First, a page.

Mercury now visible in morning sky

February 8, 2015 | By | 1 Comment
Send to Kindle

(Posted 8 February 2015) Mercury is now a morning object and can be seen low above the Eastern horizon in the morning twilight sky.

Moon, Jupiter and Regulus (the brightest star in the ancient Greek constellation Leo  The Lion) finder chart. Chart prepared for 8 pm AEST / 9 pm AEDT on Wednesday 4 February 2015 for the Gold Coast, Queensland (but will be also useful for elsewhere in Eastern Australia). Chart prepared using the highly recommended Sky Safari Pro tablet app. Used with permission.

Mercury, Saturn and Antares (the brightest star in the ancient Greek constellation Scorpius The Scorpion) finder chart. Chart prepared for 4:30 am AEST / 5:30 am AEDT on Monday 9 February 2015 for the Gold Coast, Queensland (but will be also useful for elsewhere in Eastern Australia). Chart prepared using the highly recommended Sky Safari Pro tablet app. Used with permission.

From our Earthbound perspective, Mercury will continue to move away from the Sun and become easier to locate with the unaided eye. Note that without a telescope it only appears as a star to the unaided eye.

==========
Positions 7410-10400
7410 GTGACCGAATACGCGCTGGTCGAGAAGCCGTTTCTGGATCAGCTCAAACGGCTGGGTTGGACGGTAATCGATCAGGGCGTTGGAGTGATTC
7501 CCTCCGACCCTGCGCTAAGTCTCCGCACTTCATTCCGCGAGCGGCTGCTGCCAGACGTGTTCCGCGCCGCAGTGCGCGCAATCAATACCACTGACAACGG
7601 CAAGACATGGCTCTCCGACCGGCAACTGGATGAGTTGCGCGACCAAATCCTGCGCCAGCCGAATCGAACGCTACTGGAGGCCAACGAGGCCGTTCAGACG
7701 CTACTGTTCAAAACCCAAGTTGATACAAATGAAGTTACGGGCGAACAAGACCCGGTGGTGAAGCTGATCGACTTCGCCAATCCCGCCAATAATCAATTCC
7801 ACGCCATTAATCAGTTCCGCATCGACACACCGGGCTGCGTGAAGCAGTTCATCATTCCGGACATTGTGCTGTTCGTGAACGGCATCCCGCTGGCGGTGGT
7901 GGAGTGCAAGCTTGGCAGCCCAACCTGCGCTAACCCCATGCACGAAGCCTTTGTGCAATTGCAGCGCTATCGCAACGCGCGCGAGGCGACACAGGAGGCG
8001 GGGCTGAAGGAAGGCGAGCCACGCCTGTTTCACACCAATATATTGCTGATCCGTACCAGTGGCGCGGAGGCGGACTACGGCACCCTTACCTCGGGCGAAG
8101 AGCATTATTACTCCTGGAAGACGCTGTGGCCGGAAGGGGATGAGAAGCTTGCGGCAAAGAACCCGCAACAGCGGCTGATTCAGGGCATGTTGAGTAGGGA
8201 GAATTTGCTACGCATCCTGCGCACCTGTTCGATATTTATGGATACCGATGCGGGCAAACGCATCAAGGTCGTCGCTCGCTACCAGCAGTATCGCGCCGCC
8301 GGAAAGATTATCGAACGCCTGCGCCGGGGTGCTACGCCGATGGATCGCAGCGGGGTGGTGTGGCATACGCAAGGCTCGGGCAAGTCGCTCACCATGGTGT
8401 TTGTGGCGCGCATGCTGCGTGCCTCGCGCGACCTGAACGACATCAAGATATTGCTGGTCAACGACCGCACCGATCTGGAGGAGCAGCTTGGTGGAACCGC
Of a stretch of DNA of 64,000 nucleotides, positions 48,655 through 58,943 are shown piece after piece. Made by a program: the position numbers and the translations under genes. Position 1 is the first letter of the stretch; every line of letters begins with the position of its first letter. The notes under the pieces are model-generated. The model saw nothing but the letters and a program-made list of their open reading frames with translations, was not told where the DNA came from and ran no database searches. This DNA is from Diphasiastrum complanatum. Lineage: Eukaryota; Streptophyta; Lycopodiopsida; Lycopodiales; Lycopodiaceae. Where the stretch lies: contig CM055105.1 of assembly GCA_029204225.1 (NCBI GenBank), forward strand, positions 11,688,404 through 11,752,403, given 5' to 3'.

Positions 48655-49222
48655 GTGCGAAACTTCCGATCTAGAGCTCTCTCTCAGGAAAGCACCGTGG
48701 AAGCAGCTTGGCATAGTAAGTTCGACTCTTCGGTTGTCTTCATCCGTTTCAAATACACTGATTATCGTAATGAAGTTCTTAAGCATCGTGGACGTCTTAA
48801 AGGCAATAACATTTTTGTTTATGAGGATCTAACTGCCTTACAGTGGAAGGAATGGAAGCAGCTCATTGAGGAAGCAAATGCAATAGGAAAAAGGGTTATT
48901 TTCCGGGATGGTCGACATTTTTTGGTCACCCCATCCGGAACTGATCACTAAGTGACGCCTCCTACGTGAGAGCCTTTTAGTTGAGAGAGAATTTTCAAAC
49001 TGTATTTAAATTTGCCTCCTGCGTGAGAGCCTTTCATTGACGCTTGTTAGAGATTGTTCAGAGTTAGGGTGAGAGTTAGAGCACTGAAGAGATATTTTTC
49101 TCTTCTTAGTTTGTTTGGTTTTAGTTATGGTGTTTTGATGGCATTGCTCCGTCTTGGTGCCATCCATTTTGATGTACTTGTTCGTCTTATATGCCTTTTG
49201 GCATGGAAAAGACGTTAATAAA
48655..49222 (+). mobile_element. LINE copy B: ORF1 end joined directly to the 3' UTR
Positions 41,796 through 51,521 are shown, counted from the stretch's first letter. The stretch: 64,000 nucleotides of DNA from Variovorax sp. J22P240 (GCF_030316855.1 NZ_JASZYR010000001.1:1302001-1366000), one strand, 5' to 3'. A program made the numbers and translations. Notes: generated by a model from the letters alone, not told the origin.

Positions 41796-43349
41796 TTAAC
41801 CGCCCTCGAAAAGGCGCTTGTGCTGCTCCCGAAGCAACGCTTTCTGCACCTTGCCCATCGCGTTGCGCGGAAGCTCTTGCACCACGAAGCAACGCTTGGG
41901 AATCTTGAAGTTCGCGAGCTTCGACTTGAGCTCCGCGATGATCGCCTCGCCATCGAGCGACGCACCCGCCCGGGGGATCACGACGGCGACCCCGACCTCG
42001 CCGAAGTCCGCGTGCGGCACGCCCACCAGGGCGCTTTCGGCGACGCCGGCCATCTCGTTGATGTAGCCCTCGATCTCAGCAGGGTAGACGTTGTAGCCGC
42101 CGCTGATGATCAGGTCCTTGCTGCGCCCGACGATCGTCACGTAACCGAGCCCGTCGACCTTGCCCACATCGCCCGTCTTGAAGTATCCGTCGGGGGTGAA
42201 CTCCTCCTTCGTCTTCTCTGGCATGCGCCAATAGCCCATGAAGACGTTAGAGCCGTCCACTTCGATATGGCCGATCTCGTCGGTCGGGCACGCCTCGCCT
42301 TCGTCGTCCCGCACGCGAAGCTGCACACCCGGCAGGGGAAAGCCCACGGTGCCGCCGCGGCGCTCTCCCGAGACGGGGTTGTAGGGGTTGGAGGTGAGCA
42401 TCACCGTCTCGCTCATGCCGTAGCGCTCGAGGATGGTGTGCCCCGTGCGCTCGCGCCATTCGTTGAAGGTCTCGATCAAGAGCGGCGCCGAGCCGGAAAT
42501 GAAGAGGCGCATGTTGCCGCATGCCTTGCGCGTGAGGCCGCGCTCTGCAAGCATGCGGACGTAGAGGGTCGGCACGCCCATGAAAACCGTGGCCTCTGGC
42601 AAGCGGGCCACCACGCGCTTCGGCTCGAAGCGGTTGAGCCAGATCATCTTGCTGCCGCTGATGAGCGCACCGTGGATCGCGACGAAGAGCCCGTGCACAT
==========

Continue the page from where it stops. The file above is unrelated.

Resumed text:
Mercury reaches its greatest elongation from the Sun on 24 February 2015, meaning that it will get easier to locate. A slim crescent will be located to the left of the Moon on 17 February if you want confirmation that you are looking at the right star.

More 2015 planet finder charts can be found here on this site.

Filed in: Southern Hemisphere Sky Events | Tags: , , , , , , , , , ,

About the Author (Author Profile)

This website is maintained by Paul Floyd. I am an amateur astronomer (and school teacher) with 25 years experience (as at 2015) in running a range of education and public astronomy outreach activities. As of January 2015, I have been providing astronomy information via the WWW for eighteen years.